The government's focus on MRSA is contributing to rising numbers of other healthcare-associated infections, it has been claimed.
Derek Butler's comments to politics.co.uk came after it was suggested at a Lancet conference on infections that the government's concentration on MRSA has actually had a negative impact on total infection numbers.
Medical microbiologist Michael Millar told the conference MRSA bloodstream infections make up just two per cent of all healthcare-associated infections and warned that E. coli rates almost compensate for MRSA.
"All you've done is replaced one problem with another one. There's no evidence that overall we have fewer hospital infections or fewer people are dying," the BBC quoted him as saying.
Mr Butler of MRSA Action confirmed the concerns. Former health secretary John Reid set a target in 2004 to achieve a 50 per cent cut in MRSA rates by 2008.
The Department of Health achieved this once the target date was extended by three months but at a cost, Mr Butler believes.
"The concentration on MRSA was good at the time, to focus people's attention," he said.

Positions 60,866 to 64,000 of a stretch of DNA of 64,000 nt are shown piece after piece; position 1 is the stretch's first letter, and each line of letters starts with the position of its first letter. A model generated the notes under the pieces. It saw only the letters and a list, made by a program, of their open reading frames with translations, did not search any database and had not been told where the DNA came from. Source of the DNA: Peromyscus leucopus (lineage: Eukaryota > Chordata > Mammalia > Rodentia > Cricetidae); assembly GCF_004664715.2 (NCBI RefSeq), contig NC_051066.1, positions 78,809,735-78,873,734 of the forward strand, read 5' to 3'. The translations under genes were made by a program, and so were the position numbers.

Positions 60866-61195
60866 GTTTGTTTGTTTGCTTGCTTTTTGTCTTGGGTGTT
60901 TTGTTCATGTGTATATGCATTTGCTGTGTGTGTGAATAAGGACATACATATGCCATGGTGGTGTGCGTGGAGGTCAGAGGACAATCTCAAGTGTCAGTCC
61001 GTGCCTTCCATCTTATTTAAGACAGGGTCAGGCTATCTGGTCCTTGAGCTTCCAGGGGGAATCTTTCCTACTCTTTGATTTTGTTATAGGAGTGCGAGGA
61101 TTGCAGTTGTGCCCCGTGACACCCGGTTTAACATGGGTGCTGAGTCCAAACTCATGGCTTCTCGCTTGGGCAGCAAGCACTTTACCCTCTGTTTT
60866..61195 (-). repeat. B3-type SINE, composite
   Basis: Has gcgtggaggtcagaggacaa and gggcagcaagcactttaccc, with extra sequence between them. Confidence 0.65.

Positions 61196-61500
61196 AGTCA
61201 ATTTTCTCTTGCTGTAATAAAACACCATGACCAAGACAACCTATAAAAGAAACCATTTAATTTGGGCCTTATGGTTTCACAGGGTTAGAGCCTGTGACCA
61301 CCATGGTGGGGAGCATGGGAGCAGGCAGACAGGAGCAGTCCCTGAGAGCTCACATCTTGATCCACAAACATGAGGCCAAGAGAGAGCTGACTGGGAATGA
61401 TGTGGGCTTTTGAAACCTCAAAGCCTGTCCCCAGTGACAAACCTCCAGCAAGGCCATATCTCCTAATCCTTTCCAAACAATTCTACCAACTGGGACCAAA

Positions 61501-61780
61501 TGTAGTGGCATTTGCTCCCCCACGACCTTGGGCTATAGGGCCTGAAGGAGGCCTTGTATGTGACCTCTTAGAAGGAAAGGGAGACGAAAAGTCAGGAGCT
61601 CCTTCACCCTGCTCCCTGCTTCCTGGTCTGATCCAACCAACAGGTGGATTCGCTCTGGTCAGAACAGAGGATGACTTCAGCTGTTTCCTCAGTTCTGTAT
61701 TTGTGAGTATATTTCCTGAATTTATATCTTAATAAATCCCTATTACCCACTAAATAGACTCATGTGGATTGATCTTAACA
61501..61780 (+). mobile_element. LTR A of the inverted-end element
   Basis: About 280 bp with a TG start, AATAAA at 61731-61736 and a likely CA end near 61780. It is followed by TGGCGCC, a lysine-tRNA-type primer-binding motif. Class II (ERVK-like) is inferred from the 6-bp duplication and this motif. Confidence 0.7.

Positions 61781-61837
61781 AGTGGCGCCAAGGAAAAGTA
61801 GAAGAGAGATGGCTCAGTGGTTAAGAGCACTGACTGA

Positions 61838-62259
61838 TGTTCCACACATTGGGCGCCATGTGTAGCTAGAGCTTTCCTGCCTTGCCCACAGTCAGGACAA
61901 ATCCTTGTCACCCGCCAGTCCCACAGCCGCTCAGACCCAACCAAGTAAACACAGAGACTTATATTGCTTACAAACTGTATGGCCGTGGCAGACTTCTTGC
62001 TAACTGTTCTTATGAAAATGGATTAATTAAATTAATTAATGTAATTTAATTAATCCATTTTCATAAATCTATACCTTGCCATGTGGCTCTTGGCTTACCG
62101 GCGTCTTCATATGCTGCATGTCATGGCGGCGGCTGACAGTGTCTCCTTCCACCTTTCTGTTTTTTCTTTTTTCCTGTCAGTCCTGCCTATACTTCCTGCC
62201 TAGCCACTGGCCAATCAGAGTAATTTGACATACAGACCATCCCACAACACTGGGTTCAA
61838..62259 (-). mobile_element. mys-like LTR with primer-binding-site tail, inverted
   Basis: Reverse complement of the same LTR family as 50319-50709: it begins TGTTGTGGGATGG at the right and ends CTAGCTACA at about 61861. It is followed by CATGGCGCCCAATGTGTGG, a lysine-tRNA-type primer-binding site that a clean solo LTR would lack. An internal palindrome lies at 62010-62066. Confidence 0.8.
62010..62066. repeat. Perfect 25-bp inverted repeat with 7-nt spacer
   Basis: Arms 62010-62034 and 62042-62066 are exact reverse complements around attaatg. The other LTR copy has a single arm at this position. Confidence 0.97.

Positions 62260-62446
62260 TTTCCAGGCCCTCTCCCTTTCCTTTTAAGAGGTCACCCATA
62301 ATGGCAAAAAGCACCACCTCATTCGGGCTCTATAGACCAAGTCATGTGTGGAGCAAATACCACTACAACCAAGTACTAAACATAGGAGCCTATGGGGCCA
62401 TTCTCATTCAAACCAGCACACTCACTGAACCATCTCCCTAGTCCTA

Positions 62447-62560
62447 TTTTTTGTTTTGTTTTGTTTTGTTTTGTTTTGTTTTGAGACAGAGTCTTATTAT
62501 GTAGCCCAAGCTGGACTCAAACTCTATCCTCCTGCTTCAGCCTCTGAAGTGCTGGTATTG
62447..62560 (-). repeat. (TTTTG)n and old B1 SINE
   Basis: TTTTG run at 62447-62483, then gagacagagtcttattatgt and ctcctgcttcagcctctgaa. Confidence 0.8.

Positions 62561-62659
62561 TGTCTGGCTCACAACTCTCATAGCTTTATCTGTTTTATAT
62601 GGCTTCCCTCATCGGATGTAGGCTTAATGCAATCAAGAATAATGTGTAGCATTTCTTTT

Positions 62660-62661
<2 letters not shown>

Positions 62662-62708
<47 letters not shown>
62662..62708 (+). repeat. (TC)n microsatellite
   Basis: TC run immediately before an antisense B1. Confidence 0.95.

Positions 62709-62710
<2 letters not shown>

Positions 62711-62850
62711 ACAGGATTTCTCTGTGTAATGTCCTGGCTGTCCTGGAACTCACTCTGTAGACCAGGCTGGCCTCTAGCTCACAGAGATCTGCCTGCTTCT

"However if we focus on MRSA and C. diff alone we will take our eye off the ball on other infections."
The MRSA Action chairman called for the immediate introduction of screening for all those entering hospitals, better enforcement of existing hygiene techniques and a "more systematic approach" to the problem generally.
"They're introducing a lot of initiatives, like the deep clean, which are never followed up. They never ascertained what impact it had," he added.
"Infection prevention and control has to be on all or nothing affair. There can be no halfway house. They either go all the way or not bother."
Mr Butler warned the focus on MRSA may be failing in any case. He accused some hospitals of having "lost control" of MRSA and predicted the overall number of cases would not reduce significantly this quarter.
The Department of Health said action to address any infections was a "challenge locally" which could be addressed through the government's infection control strategy.
"C. diff and MRSA bloodstream infections have potentially very severe consequences for patients and both significantly affect patient confidence in the NHS," a spokesperson said.
"We don't currently have plans to set targets for other infections as it would be impossible to set a target for each and every infection.
"The NHS is tackling healthcare-associated infections with a wide range of measures including the implementation of MRSA screening, which will help to reduce infection rates."